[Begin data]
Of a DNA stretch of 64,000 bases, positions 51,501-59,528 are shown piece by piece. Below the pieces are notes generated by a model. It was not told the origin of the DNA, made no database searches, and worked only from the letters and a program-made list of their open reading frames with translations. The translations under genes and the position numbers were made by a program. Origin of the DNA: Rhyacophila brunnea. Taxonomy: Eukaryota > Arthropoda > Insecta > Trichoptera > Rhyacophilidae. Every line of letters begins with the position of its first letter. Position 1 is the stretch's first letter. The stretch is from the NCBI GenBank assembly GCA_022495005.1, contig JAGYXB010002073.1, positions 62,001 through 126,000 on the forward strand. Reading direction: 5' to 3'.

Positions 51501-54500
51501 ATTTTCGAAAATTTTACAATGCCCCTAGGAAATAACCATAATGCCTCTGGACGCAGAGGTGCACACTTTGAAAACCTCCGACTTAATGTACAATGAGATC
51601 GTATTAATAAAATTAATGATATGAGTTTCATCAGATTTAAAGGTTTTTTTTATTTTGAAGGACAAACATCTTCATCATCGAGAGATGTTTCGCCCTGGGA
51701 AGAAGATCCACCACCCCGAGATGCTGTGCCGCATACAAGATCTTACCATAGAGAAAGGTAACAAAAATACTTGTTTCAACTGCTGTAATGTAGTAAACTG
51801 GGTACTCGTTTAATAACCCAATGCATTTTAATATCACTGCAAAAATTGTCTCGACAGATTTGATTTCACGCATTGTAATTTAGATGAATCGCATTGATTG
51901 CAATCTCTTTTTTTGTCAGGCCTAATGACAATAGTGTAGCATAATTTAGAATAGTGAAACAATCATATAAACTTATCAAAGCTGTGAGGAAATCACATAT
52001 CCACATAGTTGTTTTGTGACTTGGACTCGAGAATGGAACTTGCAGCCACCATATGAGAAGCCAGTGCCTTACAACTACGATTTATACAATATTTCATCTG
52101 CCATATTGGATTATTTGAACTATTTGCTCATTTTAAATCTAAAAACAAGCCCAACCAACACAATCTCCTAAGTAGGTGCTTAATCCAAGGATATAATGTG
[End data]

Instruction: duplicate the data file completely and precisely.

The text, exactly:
Of a DNA stretch of 64,000 bases, positions 51,501-59,528 are shown piece by piece. Below the pieces are notes generated by a model. It was not told the origin of the DNA, made no database searches, and worked only from the letters and a program-made list of their open reading frames with translations. The translations under genes and the position numbers were made by a program. Origin of the DNA: Rhyacophila brunnea. Taxonomy: Eukaryota > Arthropoda > Insecta > Trichoptera > Rhyacophilidae. Every line of letters begins with the position of its first letter. Position 1 is the stretch's first letter. The stretch is from the NCBI GenBank assembly GCA_022495005.1, contig JAGYXB010002073.1, positions 62,001 through 126,000 on the forward strand. Reading direction: 5' to 3'.

Positions 51501-54500
51501 ATTTTCGAAAATTTTACAATGCCCCTAGGAAATAACCATAATGCCTCTGGACGCAGAGGTGCACACTTTGAAAACCTCCGACTTAATGTACAATGAGATC
51601 GTATTAATAAAATTAATGATATGAGTTTCATCAGATTTAAAGGTTTTTTTTATTTTGAAGGACAAACATCTTCATCATCGAGAGATGTTTCGCCCTGGGA
51701 AGAAGATCCACCACCCCGAGATGCTGTGCCGCATACAAGATCTTACCATAGAGAAAGGTAACAAAAATACTTGTTTCAACTGCTGTAATGTAGTAAACTG
51801 GGTACTCGTTTAATAACCCAATGCATTTTAATATCACTGCAAAAATTGTCTCGACAGATTTGATTTCACGCATTGTAATTTAGATGAATCGCATTGATTG
51901 CAATCTCTTTTTTTGTCAGGCCTAATGACAATAGTGTAGCATAATTTAGAATAGTGAAACAATCATATAAACTTATCAAAGCTGTGAGGAAATCACATAT
52001 CCACATAGTTGTTTTGTGACTTGGACTCGAGAATGGAACTTGCAGCCACCATATGAGAAGCCAGTGCCTTACAACTACGATTTATACAATATTTCATCTG
52101 CCATATTGGATTATTTGAACTATTTGCTCATTTTAAATCTAAAAACAAGCCCAACCAACACAATCTCCTAAGTAGGTGCTTAATCCAAGGATATAATGTG